Why is Disney’s Song of the South Controversial?

Disney movies, ever since the first feature film “Snow White and the Seven Dwarfs” released in 1932, have had a reputation for being children-oriented movies. Kids see role models, associate with their storm, and aspire to become like them. At the time of writing this article, almost 449 movies have been released under the banner of Walt Disney Pictures.

Disneyland currently boasts more than 60 attractions with a majority of them inspired by the movies it has released. However, there exists a Rare Movies by Disney that has one of the most popular rides based on it but the movie itself is nowhere to be found owing to its controversial nature. For those oblivious, the movie is “Song of the South” and Splash Mountain was based on the animated sequences of the 1946 Disney film. 

What is ‘Song of the South’?

Song of the South is a 1946 movie based on Uncle Remus’s stories adapted by Joel Chandler Harris. What makes the movie special is that it is a live-action/animated musical drama film which means the movie is predominantly live-action storytelling with animated segments in between. The story is set on a plantation in the Southern United States, where a seven-year-old Johnny is visiting his grandmother with his parents.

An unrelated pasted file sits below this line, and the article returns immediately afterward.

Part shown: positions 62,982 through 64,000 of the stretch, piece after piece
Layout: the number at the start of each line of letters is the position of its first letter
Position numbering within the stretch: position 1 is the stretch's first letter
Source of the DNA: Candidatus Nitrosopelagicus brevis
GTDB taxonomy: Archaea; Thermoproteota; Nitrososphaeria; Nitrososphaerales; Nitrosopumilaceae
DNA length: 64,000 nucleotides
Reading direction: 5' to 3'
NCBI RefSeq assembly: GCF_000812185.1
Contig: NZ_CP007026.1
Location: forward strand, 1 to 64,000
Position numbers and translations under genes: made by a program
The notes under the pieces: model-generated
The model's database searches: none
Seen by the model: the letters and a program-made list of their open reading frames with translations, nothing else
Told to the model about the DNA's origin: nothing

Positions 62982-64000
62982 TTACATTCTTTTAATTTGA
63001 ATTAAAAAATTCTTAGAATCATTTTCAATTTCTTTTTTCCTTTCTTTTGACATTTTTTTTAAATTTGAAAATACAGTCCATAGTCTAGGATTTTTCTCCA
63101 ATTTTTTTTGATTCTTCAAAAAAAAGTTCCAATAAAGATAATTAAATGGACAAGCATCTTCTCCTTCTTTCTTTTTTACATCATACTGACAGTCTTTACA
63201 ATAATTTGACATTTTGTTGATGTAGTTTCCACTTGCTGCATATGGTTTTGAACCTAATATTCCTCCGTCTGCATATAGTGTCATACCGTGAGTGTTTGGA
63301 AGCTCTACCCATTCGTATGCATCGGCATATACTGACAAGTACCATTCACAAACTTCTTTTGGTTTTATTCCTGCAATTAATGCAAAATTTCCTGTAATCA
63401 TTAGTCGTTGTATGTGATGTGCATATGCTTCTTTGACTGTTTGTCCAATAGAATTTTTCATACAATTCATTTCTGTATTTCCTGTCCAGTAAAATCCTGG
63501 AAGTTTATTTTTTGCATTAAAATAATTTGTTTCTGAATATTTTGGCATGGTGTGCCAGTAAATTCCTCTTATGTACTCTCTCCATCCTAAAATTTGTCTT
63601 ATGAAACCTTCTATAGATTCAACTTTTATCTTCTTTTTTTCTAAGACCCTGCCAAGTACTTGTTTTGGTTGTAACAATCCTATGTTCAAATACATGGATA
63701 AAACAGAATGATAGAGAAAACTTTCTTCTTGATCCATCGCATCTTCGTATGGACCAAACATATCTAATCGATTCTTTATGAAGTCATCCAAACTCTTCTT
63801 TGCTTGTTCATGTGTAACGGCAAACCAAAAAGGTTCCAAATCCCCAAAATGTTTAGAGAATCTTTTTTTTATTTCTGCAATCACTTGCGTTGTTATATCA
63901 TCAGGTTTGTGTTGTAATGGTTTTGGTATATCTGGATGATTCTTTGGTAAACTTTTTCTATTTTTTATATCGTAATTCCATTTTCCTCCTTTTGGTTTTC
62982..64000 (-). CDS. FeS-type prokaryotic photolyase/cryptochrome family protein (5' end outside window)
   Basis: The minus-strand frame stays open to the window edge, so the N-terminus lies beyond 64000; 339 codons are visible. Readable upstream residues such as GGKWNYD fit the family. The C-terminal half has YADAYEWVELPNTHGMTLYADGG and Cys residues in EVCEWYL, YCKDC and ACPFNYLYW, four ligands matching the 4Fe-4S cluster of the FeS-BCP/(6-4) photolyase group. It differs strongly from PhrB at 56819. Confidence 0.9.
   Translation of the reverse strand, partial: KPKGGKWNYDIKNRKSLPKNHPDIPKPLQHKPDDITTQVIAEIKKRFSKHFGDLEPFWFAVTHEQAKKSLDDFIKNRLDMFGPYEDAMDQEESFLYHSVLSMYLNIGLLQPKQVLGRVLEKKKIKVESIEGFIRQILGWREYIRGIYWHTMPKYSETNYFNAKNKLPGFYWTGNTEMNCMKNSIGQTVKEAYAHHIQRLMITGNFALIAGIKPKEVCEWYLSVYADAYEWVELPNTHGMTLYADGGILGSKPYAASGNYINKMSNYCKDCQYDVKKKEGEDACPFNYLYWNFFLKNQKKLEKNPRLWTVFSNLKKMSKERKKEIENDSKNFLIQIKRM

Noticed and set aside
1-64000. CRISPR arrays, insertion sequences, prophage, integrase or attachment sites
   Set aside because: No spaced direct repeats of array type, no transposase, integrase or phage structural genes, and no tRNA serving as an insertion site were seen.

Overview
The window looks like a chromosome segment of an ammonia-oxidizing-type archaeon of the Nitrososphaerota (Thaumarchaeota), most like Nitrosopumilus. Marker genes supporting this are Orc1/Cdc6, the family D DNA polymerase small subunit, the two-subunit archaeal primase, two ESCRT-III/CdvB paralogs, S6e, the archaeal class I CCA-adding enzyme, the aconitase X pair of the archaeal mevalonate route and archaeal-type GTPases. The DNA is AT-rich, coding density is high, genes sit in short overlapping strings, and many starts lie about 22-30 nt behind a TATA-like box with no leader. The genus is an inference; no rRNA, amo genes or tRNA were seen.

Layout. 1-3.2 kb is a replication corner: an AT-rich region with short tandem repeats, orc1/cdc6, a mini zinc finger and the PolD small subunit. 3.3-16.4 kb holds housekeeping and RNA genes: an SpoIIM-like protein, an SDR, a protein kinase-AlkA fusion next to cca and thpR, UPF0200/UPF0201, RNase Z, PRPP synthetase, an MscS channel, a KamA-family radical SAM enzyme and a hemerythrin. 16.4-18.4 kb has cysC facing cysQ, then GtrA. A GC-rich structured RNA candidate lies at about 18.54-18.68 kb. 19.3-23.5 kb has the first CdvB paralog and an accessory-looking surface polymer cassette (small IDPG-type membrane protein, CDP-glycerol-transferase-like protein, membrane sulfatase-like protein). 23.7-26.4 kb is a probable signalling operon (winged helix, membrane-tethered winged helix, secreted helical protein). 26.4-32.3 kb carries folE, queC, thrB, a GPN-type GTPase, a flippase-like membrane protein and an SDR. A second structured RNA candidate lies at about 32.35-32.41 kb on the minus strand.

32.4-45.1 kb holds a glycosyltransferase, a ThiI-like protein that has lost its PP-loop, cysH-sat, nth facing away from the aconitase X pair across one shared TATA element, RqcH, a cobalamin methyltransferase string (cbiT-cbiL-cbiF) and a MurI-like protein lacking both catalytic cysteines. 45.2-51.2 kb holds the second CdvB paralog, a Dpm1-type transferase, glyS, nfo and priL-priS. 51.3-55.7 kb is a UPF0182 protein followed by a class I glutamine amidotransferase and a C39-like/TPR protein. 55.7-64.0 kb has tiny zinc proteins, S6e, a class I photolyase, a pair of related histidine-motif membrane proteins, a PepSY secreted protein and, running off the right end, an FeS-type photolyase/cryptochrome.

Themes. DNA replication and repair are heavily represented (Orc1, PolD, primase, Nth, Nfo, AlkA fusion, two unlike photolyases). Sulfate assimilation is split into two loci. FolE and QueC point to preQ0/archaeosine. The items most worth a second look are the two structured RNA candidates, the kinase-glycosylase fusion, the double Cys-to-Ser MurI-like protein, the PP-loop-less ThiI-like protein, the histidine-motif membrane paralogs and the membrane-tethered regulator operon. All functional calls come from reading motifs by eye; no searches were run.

In different instances, Johnny is faced with certain dire situations, and Uncle Remus, an African American former slave, teaches Johnny life lessons through the stories of Brer Rabbit, with the different characters coming to life as animations. The movie ends on a happy note with Johnny singing with Ginny and Toby with Johnny’s returned puppy behind them. Uncle Remus sees Br’er Rabbit and several of the other characters from his stories come to life and interact with the singing kids. 

Movie Cast

  • James Baskett as Uncle Remus
  • Bobby Driscoll as Johnny
  • Luana Patten as Ginny Favers
  • Glenn Leedy as Toby
  • Ruth Warrick as Sally
  • Lucile Watson as Grandmother
  • Hattie McDaniel as Aunt Tempe
  • Erik Rolf as John
  • Olivier Urbain as Mr. Favors (uncredited)
  • Mary Field as Mrs. Favors
  • Anita Brown as Maid
  • George Nokes as Jake Favers
  • Gene Holland as Joe Favors

Controversy Around The Movie

After the movie was released in 1946, it received mixed critical reactions. There was a huge controversy revolving around how the movie handled race. The movie seemed to glorify racism and slavery in the post-Civil War America. People compared the tar baby scene with the black caricature of the African American Community and the Uncle Remus was modelled after Uncle Tom, a racist stereotype to badly portray an African American with stereotypical dialect. The National Association for the Advancement of Colored People (NAACP) applauded Song of the South for the remarkable artistic merit in music and the technique of using live action scenes with animated characters, but condemned it for painting a glorified picture of slavery.